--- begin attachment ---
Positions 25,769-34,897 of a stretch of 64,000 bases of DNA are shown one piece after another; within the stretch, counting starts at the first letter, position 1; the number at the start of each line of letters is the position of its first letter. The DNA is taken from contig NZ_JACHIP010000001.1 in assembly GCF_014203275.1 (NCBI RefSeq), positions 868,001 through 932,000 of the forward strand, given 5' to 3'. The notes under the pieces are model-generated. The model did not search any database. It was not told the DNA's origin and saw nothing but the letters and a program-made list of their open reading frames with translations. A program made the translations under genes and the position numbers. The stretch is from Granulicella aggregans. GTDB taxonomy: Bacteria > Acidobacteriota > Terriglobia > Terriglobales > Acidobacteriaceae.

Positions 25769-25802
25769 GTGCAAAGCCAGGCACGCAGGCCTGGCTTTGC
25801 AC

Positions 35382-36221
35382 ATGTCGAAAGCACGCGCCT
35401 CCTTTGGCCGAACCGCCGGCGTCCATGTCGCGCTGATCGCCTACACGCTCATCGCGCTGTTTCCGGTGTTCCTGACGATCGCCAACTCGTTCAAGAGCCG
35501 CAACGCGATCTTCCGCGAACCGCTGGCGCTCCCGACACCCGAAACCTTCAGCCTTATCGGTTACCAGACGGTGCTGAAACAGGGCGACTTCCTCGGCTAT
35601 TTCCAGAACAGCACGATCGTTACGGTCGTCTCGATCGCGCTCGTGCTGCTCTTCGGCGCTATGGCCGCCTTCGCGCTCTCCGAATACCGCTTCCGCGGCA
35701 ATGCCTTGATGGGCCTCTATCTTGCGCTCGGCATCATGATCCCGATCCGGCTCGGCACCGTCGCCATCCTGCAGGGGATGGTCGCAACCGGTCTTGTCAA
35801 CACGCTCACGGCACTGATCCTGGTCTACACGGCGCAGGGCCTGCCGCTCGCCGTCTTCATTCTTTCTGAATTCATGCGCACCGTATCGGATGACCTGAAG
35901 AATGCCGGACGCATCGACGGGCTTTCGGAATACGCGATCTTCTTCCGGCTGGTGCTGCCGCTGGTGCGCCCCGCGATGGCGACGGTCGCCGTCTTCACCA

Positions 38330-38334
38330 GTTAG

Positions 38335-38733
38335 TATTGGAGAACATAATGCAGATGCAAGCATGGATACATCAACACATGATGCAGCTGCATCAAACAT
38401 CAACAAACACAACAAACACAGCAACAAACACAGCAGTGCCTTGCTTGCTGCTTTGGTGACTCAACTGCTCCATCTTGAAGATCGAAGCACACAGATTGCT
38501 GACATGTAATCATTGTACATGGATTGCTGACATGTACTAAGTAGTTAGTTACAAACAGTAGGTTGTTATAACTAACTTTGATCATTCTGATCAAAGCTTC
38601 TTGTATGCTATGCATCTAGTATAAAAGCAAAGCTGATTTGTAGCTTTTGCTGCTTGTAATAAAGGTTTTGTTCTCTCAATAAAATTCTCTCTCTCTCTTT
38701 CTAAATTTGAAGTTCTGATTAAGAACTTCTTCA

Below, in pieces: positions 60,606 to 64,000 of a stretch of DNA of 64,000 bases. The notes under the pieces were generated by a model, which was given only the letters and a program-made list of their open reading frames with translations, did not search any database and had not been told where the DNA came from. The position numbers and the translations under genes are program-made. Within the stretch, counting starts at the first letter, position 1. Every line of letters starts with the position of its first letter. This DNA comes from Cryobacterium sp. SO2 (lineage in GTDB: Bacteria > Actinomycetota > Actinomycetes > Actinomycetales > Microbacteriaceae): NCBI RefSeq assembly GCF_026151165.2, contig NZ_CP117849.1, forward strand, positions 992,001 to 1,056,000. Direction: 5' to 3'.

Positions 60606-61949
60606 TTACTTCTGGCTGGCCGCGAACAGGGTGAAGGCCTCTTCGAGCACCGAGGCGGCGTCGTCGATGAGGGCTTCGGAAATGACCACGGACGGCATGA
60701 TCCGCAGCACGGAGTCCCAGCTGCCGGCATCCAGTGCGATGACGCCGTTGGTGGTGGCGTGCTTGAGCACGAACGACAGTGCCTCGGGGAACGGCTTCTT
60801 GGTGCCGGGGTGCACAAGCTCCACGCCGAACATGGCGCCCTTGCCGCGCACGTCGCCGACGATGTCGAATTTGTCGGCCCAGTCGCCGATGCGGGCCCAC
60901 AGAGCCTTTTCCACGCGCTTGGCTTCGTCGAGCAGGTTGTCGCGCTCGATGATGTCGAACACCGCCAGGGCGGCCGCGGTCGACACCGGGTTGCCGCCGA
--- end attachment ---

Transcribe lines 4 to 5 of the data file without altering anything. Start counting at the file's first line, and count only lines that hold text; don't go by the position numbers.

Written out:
25801 AC

Positions 35382-36221